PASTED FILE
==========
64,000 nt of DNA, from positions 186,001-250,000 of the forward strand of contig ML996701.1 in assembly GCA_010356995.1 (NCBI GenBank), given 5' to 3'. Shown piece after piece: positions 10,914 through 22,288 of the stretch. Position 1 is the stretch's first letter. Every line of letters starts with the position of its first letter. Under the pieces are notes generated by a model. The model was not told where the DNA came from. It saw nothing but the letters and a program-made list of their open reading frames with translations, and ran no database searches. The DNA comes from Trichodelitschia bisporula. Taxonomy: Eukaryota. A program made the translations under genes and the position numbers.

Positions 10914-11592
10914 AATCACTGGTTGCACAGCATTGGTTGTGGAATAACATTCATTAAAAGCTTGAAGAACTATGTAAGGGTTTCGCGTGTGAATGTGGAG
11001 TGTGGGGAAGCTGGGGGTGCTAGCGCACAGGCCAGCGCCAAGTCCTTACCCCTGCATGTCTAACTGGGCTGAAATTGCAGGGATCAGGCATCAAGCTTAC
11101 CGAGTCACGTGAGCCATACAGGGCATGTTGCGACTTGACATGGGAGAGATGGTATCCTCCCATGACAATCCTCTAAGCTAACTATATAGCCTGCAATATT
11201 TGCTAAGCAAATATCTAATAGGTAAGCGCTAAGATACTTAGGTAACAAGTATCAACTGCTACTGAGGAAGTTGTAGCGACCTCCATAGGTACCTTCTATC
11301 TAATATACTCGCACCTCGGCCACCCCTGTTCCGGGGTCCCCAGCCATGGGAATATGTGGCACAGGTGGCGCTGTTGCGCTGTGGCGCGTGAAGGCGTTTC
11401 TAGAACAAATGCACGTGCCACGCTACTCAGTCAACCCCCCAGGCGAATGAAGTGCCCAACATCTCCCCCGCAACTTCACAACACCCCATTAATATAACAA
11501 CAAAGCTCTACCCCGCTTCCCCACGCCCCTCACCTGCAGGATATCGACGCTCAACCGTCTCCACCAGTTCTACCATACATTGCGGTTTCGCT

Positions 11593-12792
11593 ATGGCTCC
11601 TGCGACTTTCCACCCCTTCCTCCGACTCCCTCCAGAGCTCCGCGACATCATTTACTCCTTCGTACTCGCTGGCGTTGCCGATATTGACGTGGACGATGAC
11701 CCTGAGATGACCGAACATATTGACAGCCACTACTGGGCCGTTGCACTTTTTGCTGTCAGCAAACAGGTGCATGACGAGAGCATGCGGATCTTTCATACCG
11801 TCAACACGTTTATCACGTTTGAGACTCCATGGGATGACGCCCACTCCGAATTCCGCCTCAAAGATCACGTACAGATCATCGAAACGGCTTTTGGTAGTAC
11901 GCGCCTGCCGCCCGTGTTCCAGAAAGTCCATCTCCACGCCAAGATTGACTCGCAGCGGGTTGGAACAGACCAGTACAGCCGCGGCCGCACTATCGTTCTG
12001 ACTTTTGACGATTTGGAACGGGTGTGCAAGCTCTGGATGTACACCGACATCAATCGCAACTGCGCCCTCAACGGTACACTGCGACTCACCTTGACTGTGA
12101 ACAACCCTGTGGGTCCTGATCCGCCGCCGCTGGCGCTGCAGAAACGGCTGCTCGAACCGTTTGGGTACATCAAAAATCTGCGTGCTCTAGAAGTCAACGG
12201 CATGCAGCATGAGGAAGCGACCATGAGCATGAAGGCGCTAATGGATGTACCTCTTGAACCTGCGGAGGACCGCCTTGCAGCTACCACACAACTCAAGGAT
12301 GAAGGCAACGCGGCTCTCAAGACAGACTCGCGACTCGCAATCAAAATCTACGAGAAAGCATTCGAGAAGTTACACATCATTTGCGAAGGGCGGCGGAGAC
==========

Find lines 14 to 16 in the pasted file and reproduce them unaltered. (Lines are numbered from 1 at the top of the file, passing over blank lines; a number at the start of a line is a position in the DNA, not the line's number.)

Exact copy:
11801 TCAACACGTTTATCACGTTTGAGACTCCATGGGATGACGCCCACTCCGAATTCCGCCTCAAAGATCACGTACAGATCATCGAAACGGCTTTTGGTAGTAC
11901 GCGCCTGCCGCCCGTGTTCCAGAAAGTCCATCTCCACGCCAAGATTGACTCGCAGCGGGTTGGAACAGACCAGTACAGCCGCGGCCGCACTATCGTTCTG
12001 ACTTTTGACGATTTGGAACGGGTGTGCAAGCTCTGGATGTACACCGACATCAATCGCAACTGCGCCCTCAACGGTACACTGCGACTCACCTTGACTGTGA